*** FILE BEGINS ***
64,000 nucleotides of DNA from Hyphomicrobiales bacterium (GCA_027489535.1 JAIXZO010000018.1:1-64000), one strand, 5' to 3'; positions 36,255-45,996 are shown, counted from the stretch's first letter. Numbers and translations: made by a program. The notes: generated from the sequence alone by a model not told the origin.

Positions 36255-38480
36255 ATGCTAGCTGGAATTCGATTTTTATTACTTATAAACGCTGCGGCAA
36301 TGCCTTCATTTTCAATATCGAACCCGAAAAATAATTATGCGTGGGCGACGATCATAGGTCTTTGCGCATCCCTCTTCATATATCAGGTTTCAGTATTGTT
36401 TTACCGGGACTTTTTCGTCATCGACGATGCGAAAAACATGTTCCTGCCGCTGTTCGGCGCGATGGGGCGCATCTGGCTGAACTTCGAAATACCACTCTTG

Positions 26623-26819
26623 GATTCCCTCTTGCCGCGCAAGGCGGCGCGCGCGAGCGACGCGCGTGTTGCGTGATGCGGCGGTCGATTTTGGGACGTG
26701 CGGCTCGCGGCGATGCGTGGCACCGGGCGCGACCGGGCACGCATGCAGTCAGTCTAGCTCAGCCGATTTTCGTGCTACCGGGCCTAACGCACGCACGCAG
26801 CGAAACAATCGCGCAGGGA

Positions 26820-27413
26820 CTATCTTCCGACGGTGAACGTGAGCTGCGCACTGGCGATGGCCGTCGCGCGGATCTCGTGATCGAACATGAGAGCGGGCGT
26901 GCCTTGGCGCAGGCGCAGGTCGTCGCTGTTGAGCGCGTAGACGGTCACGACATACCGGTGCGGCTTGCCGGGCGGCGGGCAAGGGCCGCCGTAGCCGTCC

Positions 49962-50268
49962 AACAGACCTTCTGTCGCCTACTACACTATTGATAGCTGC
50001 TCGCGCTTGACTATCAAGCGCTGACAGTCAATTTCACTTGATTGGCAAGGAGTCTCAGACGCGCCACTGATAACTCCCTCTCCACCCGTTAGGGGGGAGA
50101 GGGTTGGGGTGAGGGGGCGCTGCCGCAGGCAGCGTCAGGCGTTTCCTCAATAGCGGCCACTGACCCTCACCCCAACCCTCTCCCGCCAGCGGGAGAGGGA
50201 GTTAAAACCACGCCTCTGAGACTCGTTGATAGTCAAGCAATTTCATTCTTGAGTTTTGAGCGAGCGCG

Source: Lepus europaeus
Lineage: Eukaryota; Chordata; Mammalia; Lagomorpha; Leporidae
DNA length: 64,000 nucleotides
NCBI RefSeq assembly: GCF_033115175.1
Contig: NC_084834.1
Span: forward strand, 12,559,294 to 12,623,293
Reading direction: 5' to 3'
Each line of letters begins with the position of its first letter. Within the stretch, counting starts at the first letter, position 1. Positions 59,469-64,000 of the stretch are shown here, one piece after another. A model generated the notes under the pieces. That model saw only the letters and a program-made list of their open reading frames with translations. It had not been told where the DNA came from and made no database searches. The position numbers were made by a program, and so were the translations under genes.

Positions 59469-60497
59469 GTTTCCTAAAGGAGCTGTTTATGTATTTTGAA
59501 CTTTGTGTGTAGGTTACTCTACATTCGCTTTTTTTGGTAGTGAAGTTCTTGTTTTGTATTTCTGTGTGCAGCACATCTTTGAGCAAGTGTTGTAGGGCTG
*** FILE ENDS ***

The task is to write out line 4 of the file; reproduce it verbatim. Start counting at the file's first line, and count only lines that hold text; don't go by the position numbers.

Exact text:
36301 TGCCTTCATTTTCAATATCGAACCCGAAAAATAATTATGCGTGGGCGACGATCATAGGTCTTTGCGCATCCCTCTTCATATATCAGGTTTCAGTATTGTT